Cash flow projection –These are a more straightforward breakdown than balance reports, as it’s a statement that shows the inflows and outflows of transactions over a given period.
Whichever you choose will provide you with a more comprehensive overview of the business’s cash flow. With this data, you can manage and forecast funds more effortlessly; limiting problems related to spendable cash.
When developing either a balance report or cash flow projection, you’ll need to account for the cash received and spent. Undoubtedly, what these are will fluctuate massively and highly depend on the company’s operations. However, tracking the following is an excellent foundation for either method:
Tracking, managing, and forecasting cash flow through either of these methods is essential. By achieving this successfully, it’s possible to identify upcoming cash gaps, spot cash flow surpluses, and limit problems related to funds.
When forecasting or reporting income and outgoings, shorter projections work best. Therefore, Open Banking can once again help by improving the transaction speeds exceptionally, allowing for more accurate predictions with cash flow.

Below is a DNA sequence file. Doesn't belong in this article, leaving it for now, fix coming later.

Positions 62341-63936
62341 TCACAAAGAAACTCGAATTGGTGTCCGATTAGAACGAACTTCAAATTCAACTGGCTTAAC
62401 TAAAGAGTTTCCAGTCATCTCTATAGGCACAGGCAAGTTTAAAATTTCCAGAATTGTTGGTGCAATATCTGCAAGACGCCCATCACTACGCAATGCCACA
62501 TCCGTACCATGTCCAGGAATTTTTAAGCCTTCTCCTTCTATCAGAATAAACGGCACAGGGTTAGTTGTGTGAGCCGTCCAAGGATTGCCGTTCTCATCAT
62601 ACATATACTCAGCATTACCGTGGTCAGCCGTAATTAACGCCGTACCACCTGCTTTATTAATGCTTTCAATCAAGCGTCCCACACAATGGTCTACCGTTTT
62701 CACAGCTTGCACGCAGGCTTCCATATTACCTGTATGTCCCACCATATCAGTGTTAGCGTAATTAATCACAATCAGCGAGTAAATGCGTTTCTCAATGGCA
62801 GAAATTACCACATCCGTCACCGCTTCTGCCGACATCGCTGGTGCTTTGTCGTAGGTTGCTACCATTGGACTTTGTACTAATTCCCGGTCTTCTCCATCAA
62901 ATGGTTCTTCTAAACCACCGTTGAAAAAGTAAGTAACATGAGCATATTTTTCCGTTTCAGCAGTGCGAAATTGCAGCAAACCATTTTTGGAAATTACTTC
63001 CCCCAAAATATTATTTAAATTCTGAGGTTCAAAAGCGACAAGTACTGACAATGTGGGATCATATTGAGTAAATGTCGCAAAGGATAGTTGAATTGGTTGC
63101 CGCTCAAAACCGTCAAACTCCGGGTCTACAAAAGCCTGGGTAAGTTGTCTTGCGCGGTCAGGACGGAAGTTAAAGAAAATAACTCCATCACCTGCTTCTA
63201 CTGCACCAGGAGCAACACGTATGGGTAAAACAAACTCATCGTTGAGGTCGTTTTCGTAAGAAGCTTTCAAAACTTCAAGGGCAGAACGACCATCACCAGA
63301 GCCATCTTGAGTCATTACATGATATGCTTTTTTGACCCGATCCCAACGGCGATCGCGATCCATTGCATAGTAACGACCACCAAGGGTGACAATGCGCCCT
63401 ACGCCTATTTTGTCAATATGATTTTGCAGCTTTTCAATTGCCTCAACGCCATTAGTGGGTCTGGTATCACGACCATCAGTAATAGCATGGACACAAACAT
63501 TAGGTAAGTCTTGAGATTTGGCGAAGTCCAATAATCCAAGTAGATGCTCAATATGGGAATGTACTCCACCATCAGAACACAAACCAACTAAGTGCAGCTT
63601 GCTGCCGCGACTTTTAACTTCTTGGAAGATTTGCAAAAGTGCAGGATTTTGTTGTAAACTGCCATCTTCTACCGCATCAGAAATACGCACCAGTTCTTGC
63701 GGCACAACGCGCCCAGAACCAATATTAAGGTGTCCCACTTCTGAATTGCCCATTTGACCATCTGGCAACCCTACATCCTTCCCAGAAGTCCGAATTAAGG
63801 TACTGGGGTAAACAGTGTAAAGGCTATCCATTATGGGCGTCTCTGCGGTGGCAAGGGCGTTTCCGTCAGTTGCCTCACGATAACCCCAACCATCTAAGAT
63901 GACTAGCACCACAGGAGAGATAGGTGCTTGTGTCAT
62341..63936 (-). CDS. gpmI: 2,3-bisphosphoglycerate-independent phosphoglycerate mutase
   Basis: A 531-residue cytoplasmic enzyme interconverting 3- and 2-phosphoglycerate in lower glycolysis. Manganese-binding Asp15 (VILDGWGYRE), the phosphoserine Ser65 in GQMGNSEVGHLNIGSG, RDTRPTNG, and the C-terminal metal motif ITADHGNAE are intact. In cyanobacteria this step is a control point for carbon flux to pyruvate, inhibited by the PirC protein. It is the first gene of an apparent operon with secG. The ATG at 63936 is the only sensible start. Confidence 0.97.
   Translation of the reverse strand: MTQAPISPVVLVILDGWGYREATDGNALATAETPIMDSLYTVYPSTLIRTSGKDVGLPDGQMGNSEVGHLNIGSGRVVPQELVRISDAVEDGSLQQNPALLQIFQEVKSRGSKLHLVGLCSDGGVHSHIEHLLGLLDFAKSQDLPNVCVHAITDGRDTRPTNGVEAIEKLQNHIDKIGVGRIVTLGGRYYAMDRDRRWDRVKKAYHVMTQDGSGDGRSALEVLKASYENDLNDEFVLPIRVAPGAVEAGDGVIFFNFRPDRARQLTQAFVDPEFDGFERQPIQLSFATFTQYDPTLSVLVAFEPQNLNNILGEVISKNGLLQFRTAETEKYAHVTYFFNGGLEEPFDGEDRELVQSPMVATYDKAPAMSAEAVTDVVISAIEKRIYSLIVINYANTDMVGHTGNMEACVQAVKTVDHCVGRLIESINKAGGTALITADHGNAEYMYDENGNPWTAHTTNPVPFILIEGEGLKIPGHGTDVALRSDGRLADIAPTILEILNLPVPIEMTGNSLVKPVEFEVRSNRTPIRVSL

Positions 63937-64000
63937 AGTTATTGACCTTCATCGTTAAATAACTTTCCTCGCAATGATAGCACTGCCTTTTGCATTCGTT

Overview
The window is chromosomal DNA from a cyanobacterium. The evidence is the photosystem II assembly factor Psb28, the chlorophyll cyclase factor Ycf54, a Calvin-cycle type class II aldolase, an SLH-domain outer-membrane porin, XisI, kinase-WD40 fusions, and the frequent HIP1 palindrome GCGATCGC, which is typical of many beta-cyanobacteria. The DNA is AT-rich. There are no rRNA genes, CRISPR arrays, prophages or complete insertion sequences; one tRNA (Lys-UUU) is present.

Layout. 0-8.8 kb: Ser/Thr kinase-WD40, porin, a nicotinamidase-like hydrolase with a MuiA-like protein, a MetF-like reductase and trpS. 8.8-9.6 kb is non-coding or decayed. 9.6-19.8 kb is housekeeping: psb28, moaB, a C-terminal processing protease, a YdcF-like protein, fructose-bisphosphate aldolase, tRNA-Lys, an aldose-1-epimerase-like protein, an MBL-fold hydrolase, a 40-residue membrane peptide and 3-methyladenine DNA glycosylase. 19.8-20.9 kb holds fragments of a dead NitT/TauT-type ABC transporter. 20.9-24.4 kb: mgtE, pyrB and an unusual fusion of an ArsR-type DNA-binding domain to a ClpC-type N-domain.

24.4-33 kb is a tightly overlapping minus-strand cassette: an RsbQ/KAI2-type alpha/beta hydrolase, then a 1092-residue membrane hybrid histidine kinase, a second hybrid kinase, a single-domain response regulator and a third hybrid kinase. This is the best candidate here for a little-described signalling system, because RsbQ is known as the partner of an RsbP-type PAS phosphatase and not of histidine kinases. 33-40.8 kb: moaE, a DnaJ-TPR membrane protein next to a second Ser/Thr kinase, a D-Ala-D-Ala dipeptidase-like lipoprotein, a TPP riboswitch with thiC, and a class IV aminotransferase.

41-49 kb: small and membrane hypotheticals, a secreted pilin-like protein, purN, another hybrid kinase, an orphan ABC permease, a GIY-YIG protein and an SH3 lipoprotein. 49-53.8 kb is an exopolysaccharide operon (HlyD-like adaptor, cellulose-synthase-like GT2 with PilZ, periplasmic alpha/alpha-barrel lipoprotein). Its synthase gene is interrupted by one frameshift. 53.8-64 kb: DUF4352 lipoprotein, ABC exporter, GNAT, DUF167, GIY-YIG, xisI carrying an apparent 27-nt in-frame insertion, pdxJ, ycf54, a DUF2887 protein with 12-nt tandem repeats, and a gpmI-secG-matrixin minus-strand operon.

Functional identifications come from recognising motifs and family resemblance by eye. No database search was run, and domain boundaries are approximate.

Align expenses with the revenue pattern
Including the above, discovering revenue patterns and aligning expenses according to this could also improve cash flow. But what do we mean by this?
When businesses enter their emergency fund, it isn’t an ideal situation. One of the most effective ways of limiting this occurrence is by successfully aligning significant expenses with revenue. For example, let’s say a vendor requires a substantial payment 60 to 90 days after the product or service has been delivered. In that event, trying to forecast cash flow and align it with this expense will reduce the impact received against a company’s funds.
Implementing this can offer an array of cash flow-related benefits, such as: